You can’t tell the good'uns from the bad'uns going by Copic Certification because right now, anyone can get certified. All certification says is that someone paid for the official class and they sat in a conference room for a few hours.

There is no minimum skill qualification to become Copic certified. Everyone who comes in, leaves with a certificate in their hand.

So the question remains, how can you tell if your instructor is a teacher or a just demonstrator?

Here's my suggestion:

Ask the instructor for the lesson plan.

A simple question, right?

What is the goal of this class?

“I’m here to show you how to color this “Happy Heart Balloons” image from The Happy Heart Stamp Company!”

That’s a demonstrator.

Or maybe the goal is to teach you how to use a colorless blender to create heart highlights. Or they’re showing you how a special red heart marker recipe.

That’s a little different than what a teaching-teacher who wants you to learn would say.

Teachers have specific lesson plans.

“Today, we’re learning to add subtle warmth to metals.”

“Today we’re looking at how highlights change from matte to shiny surfaces…”

“Today’s lesson is an introduction to layering objects for depth."

Notice the difference?

The demonstrator is showing you how they colored one stamp.

The instructor shows you how to handle a condition or a situation.

A demonstration is good for a single stamp. If you're intuitive, maybe you can apply that lesson to a few stamps that are similar. But if you want to color other things, you have to sign up for other classes.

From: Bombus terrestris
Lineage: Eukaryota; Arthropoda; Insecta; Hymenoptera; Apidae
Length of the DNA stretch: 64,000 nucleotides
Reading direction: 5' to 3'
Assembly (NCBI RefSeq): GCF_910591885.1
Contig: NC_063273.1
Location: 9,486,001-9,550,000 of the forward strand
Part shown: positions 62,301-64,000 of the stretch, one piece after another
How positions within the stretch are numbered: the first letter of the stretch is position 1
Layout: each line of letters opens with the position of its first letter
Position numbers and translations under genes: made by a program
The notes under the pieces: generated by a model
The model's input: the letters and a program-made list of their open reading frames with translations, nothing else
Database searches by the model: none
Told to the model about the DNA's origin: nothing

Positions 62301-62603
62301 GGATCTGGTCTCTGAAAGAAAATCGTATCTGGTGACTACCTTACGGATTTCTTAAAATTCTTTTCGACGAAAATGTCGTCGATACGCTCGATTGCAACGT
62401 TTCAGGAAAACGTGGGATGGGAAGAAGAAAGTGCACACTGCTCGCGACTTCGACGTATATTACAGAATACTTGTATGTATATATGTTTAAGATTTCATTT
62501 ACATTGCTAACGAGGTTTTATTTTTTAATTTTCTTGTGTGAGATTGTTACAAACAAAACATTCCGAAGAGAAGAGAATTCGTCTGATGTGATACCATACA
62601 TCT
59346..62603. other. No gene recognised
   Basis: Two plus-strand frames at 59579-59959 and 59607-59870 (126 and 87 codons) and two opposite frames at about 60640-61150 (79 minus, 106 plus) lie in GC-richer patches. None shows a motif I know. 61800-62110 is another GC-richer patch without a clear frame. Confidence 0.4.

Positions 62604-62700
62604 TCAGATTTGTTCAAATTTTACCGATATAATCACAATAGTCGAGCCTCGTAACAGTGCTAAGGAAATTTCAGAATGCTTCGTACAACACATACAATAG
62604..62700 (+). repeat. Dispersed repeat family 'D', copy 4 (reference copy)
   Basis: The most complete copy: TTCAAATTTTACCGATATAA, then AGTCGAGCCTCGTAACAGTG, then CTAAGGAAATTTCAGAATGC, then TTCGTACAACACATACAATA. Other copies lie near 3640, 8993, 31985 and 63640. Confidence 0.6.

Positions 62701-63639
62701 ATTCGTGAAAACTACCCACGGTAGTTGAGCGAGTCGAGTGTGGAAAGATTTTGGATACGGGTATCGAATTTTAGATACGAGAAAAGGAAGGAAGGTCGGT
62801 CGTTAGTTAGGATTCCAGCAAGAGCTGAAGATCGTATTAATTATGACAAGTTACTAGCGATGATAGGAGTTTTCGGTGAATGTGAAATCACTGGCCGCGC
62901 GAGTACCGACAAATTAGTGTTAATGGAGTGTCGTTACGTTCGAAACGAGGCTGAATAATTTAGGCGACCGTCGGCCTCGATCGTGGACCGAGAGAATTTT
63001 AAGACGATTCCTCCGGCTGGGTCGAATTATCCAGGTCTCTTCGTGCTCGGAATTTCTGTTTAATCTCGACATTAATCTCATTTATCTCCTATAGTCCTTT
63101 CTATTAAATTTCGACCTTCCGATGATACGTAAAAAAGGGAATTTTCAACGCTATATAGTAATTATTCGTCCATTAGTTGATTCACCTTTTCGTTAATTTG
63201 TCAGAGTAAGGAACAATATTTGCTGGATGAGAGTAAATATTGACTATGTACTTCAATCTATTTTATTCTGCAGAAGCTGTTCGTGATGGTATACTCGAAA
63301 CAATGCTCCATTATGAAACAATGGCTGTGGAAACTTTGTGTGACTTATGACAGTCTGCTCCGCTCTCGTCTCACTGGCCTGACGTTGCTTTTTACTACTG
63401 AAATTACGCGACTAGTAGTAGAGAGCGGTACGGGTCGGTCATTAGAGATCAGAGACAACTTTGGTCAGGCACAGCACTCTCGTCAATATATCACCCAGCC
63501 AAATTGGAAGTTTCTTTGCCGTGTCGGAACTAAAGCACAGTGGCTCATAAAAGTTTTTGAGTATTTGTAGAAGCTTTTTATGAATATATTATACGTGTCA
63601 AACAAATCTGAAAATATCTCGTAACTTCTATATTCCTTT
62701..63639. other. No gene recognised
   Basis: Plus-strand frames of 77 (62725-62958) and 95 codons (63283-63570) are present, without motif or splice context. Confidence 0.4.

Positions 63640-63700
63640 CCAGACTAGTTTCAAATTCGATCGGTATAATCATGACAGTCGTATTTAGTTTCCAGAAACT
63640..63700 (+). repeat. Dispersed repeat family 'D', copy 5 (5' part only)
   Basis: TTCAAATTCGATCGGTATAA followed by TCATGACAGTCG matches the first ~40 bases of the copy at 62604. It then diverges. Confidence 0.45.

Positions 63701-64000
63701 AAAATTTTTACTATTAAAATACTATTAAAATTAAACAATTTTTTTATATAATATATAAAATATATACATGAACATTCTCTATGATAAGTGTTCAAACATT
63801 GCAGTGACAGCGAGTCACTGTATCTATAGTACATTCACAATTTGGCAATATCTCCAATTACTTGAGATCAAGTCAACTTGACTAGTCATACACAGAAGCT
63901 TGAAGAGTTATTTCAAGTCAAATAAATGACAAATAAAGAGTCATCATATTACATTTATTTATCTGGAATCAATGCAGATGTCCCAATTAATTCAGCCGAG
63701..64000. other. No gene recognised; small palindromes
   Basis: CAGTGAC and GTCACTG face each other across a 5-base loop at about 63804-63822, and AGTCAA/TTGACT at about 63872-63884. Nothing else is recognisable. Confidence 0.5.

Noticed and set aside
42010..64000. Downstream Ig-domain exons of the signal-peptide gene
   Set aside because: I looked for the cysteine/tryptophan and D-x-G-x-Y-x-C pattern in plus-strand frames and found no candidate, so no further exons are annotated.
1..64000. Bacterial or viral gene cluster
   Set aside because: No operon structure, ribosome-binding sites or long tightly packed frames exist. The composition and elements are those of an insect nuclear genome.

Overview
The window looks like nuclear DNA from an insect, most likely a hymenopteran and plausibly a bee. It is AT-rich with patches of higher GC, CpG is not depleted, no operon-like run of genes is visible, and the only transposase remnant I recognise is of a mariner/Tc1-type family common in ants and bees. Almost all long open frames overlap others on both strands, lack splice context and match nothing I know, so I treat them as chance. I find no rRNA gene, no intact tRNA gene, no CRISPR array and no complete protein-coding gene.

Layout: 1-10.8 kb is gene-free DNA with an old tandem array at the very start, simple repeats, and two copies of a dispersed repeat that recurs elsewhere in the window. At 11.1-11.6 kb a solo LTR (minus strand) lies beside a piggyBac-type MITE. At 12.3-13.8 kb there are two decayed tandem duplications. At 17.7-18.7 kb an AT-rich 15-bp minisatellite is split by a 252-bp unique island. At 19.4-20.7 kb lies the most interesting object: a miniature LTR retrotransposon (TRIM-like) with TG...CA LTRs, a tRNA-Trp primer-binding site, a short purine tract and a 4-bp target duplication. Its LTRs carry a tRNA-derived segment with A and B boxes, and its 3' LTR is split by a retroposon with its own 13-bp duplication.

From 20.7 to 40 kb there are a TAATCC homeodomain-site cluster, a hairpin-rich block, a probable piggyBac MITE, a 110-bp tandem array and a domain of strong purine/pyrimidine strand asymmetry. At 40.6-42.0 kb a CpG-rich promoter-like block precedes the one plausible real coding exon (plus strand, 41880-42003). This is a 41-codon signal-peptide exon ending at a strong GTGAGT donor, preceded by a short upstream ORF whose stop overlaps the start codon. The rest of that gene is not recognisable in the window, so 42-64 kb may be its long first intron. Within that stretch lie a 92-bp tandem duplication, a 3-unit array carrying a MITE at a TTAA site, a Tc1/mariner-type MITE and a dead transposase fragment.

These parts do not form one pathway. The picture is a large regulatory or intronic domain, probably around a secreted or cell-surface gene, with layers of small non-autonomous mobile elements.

True instruction is good for more than just a stamp. Real lessons are applicable to the wider world. And if you’ve got a really good teacher, you can apply your new knowledge to more than just markers. Good concepts and real technique will translate to colored pencil, or watercolor pens, or mixed media collage, or heck… it might even work with real paint.

Look, I know finding a great teacher is tough

You may live in a remote area. But actually, population doesn’t have much to do with it. There are large metropolitan areas that don’t have a teaching art store or good paper crafting shops.

Some stores rely on demonstrators to push product sales. And hoo, boy! A focus on sales certainly decreases the odds that the store is employing a good teacher. 

Not all coloring classes are equally good. Tips for finding great Copic Marker instruction. | VanillaArts.com

So I get it, live classes might be impossible to find where you live.

And the internet?

Well, that’s like shootin’ it out at the O.K. Corral, and dad-gum’it! You’re blindfolded too! 

If the course is hidden behind a paywall, how can you tell that there’s real instruction and lesson planning at work?

All I can say is: ask.